ME, MYSELF AND I
It’s a great time of year to immerse yourself in not only your own life, but in the big and small themes of the lives of inspirational others. Here’s our shortlist of some of the best recent memoirs
UP CLOSE AND PERSONAL
A top pick is Michelle Obama’s candid, funny and uplifting Becoming. This woman can write. She describes feeling like a poppy seed in a bowl of rice as a student at WASPy Princeton. She paints fascinating behind-the-scenes stories of raising a family in the White House. In her new iteration as author, the former White House mom-in-chief demonstrates once again she is an articulate and inspiring advocate for women and girls.
Becoming, Michelle Obama, Penguin Books, $39.99
INTO THE LIGHT
Gregory P. Smith was born into a life of violence and sent by his parents to an orphanage where he suffered institutionalised violence.
Later, drugs, alcohol and incarceration led him to homelessness and he retreated to live “in the wild” for 10 years.
Calling himself Will Power, he lived in near-total isolation in northern NSW, foraging for food, eating bats and trading for produce. When he finally emerged from the forest, emaciated and close to death, he reclaimed his life. Smith went to university and gained an undergraduate degree in social science followed by a PhD, in which he investigated the impact of institutional life.
He is now an academic.
Out of the Forest, Gregory P. Smith, William Heinemann Australia, $34.99
David Sedaris, one of America’s funniest and smartest writers, makes the unintended point in this collection of essays that there is no light without dark. Sedaris is from an eccentric family and he writes about them, and his partner Hugh, with wry affection, but not always. “Why don’t you go back to your room and write some more about being a faggot?” his sister Tiffany yells at him during a fight. Tiffany died by suicide and her death comes up in various ways, as does his adored mother’s alcoholism and his aged father’s misanthropy. Sometimes though, just being ridiculous is enough and nothing beats the Tokyo shopping spree where the Sedaris siblings spend a fortune on clothes “that absolutely refuse to flatter you, that go out of their way to insult you, really, and still my sisters and I can’t get enough.”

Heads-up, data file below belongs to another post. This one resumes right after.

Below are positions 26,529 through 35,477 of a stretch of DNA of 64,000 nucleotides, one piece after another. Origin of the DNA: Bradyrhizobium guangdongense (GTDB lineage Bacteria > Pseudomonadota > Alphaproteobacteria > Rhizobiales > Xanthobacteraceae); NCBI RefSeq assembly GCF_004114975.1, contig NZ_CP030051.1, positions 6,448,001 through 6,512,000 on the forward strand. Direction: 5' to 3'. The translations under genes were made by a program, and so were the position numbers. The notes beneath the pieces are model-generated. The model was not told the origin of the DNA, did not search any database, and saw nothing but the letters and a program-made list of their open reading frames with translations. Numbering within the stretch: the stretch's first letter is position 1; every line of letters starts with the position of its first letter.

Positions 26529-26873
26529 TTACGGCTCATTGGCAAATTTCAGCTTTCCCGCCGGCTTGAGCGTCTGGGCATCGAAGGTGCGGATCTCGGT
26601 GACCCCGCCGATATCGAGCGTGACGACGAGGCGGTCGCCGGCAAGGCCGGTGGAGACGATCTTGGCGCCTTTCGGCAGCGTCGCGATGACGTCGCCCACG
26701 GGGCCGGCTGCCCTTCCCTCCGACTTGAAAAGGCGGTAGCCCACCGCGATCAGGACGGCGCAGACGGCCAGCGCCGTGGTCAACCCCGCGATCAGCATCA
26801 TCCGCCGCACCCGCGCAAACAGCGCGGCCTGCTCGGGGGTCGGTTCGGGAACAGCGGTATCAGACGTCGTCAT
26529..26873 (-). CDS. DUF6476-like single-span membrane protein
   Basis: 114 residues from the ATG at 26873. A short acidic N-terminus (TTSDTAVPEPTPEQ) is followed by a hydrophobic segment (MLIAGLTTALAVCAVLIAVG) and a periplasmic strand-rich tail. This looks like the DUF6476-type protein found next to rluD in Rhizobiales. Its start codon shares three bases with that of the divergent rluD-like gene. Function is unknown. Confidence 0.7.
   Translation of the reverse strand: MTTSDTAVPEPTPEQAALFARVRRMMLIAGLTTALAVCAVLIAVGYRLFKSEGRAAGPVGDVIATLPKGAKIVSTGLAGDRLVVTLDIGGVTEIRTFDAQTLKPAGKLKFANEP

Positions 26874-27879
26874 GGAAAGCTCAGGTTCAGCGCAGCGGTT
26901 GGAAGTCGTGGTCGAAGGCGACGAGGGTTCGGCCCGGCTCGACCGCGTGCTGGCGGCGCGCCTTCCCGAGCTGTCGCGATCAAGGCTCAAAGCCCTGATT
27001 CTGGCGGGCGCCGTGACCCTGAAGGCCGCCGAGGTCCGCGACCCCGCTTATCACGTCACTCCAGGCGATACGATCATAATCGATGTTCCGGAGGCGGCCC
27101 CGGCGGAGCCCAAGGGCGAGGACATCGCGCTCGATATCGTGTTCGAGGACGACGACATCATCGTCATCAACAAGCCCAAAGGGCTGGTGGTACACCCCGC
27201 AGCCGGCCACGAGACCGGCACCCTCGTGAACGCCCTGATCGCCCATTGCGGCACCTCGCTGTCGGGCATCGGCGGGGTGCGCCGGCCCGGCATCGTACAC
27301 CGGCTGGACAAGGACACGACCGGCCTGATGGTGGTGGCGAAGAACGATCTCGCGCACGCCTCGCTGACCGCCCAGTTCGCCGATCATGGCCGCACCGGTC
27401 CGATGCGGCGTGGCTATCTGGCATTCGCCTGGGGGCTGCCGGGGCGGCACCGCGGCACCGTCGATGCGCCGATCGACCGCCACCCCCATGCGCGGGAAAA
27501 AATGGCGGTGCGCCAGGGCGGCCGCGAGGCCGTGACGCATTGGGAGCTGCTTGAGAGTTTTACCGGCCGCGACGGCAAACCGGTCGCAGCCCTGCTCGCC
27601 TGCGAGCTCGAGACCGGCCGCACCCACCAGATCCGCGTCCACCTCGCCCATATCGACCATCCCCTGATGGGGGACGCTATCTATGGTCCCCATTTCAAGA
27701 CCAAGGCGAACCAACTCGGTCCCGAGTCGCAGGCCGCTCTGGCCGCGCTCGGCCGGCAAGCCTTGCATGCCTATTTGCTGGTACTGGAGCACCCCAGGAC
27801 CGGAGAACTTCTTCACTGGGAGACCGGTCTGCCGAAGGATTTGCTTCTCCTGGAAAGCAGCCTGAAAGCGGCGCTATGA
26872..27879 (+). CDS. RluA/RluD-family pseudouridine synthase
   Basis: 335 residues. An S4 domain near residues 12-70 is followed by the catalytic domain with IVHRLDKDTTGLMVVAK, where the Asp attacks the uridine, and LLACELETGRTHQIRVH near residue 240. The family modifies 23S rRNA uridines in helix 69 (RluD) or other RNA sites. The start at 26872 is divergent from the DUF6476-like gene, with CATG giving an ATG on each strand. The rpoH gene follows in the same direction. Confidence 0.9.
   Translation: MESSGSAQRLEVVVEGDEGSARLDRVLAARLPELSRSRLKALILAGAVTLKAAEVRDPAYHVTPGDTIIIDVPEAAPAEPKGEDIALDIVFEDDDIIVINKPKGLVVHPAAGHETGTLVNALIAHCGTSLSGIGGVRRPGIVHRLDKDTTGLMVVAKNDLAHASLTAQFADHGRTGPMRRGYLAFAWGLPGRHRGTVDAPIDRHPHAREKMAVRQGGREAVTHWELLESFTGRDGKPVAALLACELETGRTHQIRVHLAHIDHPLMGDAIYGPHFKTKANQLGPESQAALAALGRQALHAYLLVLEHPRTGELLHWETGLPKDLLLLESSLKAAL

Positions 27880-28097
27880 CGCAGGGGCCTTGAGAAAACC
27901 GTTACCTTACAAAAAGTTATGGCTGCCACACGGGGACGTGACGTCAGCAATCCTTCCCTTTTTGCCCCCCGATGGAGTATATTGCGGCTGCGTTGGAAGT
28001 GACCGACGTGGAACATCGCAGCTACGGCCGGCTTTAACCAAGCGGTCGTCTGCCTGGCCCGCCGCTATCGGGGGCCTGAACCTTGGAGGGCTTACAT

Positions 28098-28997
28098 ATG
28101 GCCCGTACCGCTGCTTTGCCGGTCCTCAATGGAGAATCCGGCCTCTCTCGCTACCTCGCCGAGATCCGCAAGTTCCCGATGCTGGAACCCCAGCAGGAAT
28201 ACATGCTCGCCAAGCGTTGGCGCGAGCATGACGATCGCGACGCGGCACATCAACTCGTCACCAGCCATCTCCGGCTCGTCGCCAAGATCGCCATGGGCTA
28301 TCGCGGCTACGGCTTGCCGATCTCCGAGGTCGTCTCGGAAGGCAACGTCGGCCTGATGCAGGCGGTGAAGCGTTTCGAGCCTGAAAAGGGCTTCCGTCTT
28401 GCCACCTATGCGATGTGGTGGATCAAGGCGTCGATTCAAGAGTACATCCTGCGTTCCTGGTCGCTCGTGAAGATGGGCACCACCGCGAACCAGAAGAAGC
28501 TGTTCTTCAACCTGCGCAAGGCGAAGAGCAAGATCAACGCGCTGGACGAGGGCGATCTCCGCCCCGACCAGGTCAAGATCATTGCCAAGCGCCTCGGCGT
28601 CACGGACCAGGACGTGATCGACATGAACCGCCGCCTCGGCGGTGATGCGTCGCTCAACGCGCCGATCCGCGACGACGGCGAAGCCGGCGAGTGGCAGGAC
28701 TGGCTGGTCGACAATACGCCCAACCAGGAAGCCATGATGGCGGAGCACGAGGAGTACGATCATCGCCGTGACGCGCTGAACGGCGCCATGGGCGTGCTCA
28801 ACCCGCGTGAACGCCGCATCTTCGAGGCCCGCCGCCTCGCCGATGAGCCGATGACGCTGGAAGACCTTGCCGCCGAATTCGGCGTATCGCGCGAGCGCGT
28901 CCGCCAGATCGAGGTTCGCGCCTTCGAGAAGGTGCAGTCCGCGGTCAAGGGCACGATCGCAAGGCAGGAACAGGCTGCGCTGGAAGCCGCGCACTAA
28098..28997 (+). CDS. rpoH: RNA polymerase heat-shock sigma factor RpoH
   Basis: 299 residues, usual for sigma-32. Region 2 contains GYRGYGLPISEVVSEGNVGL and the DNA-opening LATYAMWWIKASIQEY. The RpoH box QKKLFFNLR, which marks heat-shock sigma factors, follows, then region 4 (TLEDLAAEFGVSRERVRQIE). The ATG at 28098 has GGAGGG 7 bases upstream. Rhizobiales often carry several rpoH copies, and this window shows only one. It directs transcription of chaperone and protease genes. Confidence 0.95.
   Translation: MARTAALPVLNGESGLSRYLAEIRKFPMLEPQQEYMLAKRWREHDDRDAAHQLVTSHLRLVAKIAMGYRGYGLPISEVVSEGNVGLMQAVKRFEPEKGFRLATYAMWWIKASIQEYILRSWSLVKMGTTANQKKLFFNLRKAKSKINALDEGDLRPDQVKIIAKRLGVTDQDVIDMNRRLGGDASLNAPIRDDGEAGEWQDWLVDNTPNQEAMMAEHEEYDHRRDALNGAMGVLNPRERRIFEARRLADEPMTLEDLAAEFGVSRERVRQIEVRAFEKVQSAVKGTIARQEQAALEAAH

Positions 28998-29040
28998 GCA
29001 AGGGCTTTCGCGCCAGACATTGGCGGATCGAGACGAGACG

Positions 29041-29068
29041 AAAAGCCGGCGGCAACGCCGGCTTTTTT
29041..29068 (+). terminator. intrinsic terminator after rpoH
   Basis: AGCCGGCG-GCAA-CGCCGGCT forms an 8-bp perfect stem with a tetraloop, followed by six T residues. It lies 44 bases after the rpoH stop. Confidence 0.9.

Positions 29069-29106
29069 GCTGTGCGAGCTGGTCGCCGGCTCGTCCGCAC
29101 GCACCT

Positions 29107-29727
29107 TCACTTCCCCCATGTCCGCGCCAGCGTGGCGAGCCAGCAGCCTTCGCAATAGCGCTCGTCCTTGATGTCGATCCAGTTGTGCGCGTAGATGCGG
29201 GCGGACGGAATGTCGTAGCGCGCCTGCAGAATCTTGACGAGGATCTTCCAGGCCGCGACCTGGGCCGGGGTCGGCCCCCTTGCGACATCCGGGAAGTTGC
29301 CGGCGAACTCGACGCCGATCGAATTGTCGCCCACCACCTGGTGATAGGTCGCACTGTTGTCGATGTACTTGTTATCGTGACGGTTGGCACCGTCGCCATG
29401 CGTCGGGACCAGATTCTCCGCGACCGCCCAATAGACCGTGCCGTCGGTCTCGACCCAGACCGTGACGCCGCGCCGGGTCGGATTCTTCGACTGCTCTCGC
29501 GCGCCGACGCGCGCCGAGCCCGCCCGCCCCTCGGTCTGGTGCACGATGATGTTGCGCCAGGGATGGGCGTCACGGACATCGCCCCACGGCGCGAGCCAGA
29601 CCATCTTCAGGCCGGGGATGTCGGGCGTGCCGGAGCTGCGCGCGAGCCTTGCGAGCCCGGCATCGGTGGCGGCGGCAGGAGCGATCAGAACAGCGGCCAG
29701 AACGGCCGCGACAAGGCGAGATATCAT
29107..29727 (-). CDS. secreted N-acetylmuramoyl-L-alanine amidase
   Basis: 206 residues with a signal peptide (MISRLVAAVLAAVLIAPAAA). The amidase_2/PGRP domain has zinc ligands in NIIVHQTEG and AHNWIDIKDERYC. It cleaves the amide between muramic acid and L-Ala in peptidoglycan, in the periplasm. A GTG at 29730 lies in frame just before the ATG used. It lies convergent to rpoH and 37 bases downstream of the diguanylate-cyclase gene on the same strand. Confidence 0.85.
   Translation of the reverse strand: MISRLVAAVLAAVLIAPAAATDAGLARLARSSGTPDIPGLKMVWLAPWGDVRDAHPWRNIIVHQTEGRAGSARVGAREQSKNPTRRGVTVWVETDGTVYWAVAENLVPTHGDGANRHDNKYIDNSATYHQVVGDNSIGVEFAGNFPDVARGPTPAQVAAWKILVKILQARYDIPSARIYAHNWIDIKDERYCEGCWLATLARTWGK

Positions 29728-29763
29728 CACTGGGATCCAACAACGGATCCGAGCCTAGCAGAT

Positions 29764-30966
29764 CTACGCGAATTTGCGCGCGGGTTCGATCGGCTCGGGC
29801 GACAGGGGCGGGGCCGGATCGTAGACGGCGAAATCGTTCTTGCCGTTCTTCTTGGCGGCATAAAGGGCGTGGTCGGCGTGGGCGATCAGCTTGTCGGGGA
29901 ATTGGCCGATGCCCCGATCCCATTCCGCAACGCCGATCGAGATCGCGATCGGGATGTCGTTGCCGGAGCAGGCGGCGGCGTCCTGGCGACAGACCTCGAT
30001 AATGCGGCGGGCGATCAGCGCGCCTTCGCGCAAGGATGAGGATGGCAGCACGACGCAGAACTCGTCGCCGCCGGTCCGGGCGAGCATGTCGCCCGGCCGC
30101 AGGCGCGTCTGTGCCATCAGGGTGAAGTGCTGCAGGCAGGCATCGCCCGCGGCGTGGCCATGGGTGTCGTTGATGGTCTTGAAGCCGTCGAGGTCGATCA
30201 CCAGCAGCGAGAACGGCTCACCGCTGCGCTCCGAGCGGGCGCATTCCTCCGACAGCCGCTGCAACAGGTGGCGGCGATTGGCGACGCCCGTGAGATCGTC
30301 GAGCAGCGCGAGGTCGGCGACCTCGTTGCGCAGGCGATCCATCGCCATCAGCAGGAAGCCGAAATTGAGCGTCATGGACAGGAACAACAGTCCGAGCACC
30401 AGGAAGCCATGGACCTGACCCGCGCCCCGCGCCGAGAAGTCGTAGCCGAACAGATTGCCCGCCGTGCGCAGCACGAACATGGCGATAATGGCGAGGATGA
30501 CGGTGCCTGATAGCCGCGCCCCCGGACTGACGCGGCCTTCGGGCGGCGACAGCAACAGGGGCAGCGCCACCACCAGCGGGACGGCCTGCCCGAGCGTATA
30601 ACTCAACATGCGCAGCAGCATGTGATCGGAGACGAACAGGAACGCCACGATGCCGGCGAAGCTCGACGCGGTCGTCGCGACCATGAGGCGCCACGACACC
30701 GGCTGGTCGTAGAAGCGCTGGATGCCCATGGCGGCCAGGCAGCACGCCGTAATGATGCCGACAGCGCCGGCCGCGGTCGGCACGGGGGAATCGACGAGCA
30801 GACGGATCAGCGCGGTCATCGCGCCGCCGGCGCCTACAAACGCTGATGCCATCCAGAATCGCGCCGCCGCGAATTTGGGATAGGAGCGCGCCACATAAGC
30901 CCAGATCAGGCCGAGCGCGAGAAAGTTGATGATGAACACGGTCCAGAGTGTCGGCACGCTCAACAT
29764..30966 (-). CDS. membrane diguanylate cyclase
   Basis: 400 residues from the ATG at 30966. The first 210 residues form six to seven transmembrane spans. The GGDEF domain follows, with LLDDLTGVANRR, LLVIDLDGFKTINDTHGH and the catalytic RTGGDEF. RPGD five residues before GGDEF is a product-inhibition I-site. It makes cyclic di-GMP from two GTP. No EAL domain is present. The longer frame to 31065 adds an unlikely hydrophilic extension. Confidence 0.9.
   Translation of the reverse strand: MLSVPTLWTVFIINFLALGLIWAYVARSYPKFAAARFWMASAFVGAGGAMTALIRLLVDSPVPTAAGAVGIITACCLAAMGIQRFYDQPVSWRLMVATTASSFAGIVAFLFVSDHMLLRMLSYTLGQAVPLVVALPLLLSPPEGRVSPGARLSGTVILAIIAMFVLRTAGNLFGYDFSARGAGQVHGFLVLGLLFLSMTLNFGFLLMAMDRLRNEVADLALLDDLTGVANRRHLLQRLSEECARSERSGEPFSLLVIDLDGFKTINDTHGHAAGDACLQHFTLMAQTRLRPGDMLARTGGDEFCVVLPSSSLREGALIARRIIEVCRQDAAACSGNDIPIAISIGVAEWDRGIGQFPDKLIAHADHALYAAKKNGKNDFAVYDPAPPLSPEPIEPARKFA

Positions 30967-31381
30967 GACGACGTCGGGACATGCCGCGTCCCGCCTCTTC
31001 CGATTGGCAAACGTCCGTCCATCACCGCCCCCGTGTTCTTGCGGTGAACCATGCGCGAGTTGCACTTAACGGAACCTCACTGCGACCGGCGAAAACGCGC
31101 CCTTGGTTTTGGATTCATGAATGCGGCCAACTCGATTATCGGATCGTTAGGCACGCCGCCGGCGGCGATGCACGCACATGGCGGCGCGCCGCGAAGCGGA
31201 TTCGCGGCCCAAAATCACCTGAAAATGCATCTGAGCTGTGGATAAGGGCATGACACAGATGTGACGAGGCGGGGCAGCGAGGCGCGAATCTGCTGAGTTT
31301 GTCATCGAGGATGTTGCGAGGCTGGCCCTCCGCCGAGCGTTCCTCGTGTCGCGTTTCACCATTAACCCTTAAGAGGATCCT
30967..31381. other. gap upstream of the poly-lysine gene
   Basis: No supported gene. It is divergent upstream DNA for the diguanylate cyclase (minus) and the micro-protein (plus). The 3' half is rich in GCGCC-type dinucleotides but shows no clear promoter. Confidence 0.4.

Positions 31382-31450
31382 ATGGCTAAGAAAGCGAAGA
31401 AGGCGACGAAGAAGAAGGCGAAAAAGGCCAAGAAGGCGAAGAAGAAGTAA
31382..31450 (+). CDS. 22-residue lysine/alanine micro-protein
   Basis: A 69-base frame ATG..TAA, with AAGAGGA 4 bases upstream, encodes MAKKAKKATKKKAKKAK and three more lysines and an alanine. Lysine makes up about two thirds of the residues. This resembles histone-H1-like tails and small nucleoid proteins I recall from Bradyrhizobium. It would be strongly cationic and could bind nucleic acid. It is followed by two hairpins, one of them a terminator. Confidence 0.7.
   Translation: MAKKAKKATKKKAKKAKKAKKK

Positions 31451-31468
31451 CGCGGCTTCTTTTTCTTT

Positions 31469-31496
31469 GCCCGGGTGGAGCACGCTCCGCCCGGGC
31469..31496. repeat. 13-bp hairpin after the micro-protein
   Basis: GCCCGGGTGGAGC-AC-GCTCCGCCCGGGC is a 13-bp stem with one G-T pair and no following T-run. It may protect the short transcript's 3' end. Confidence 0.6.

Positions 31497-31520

What a delight.
Calypso, David Sedaris, Little, Brown, $29.99
After a near-death experience giving birth to her second child, journalist Leigh Sales found herself becoming fixated on stories about people whose lives had changed in an instant.
This sent her looking for answers about how vulnerable each of us is to a lifechanging event, asking “what are our chances of actually experiencing one? What do we fear most and why? And when the worst does happen, what comes next?”
In these intimate interviews, she talks with people who have faced terrorism, natural disasters and other experiences following from being in the wrong place at the wrong time, including at Port Arthur on the day of the massacre. Along the way, she writes about her own challenges and what she’s learnt about coping. This is an insightful memoir about the art and struggle of being a teacher. Stroud had taught in schools in NSW and abroad before she deserted the classroom exhausted and disillusioned. Her stories range from hilarious to heartbreaking. Her writing is eloquent and engaging, both when it is personal and when it is about how the current system is failing children. As we get to know a few memorable students, we learn about the pitfalls of standardised tests and the hidden toll of teaching.
Teacher, Gabbie Stroud, Allen & Unwin, $29.99
WEIGHT IS RIGHT
In a must-have for racing fans, the Herald Sun’s Andrew Rule gets a behind-the-scenes look at the world’s greatest racehorse, including unprecedented access to the champion mare’s owners, trainer and jockey.
Winx: The Authorised Biography, Andrew Rule, Allen & Unwin, $45
FROM CULT TO CULTURED
This is the moving story of a Cambridge graduate who grew up off the grid in Idaho. Tara Westover, 31, was raised preparing for
the End of Days in a Mormon Survivalist family. Home-schooled and without a birth certificate or any medical records, she didn’t officially exist on paper. At 16, Tara decided to educate herself. This is her extraordinary story, beautifully written.
Educated, Tara Westover, Hutchinson, $32.99
HEAR HER ROAR
Seasoned feminist Anne Summers encourages younger women to find the courage and drive to make their lives extraordinary.
A policy maker, political adviser, board member, editor, journalist, publisher, bureaucrat, political advocate and author, Dr Summers has embraced challenges the whole way along. Unfettered and Alive: A Memoir, is her exhilarating story of a meaningful public life. She also frankly explores her own family story, personal anxieties and mistakes. Unfettered and Alive, Anne Summers, Allen & Unwin, $39.95
HALF A CENTURY
In his 50th year and more than a decade after shelving the international ball, you might expect mature circumspection from Warne. You won’t find it in this autobiography, but you will enjoy a line-up of stories covering a brilliant career blotted by the odd scandal. The silliest involves a three-in-a-bed romp while he was playing English county cricket.
No Spin, Shane Warne, Penguin, $50
Former First Lady Michelle Obama signs books during an appearance for her memoir, Becoming, in New York.